a list compiled by Alex Kasman (College of Charleston)

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Of the many works of fiction that are published, very few involve mathematics or mathematicians. However, people who like mathematics (or are mathematicians ourselves) may especially enjoy reading those few that do. Moreover, as I argue in an article in the AMS Notices, mathematicians should be interested in these works of "mathematical fiction" even if we do not enjoy them because they both affect and reflect the non-mathematician's view of this subject.

Therefore, the list at this site is collected both for your pleasure and professional interest. If you happen to know of any other examples, please let me know. All of the comments and opinions expressed below belong to Alex Kasman unless otherwise attributed.

Notes: Since it is not especially significant to the purposes of this list, I am not differentiating between fiction which refers to actual mathematics and literature in which the mathematics itself is fictional. (In the case of "science", this distinction is sometimes made by calling the former "science in fiction" and the latter "science fiction".) Also, I am not being especially critical of what I put on the list. In cases in which it is not clear whether a work of fiction should be listed here, I would prefer to include it erroneously than to exclude it.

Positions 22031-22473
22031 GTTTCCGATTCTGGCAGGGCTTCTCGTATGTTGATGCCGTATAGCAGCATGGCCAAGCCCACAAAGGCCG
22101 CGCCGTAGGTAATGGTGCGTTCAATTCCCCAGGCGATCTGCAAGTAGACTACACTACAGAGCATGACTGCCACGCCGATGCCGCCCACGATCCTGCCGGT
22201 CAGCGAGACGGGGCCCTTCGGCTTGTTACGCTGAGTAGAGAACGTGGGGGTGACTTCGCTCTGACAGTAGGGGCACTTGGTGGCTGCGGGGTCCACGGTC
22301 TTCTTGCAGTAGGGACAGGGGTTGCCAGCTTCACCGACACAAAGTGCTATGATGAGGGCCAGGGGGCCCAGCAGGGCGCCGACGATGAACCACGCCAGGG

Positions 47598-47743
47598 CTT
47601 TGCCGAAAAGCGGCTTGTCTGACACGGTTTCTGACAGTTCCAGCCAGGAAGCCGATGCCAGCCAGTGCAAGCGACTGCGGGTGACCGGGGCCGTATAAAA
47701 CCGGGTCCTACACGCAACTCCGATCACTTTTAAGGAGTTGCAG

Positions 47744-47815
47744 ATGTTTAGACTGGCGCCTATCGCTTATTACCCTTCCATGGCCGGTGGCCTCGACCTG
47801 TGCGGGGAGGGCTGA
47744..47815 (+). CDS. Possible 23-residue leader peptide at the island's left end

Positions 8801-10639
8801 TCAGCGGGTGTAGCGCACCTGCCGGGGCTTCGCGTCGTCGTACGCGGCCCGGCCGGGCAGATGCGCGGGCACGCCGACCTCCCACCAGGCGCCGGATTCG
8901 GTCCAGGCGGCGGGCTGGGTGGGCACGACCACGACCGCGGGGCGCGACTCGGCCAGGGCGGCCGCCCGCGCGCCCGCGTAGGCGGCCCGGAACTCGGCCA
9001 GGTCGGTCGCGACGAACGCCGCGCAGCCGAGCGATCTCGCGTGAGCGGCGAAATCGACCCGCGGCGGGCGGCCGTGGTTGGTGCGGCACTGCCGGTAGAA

As it turns out, there are many, many, many books written for children that present mathematics in a fictional or semi-fictional context. As a result, I have become more picky about which examples of this particular type of "mathematical fiction" am inclined to include. New entries of this type must be unusual (e.g. unusually good, unusually interesting,...) to be included.

In Association with AMAZON ASSOCIATES PROGRAM: You may notice that most of the books and short stories on this website contain links to Amazon. As part of their "associates" program, we get a small percentage of any sales that are made through our links. The money from these sales will go to the Math Department at the College of Charleston. So, if you are considering buying some mathematical fiction, please consider doing it this way...think of it as a good cause!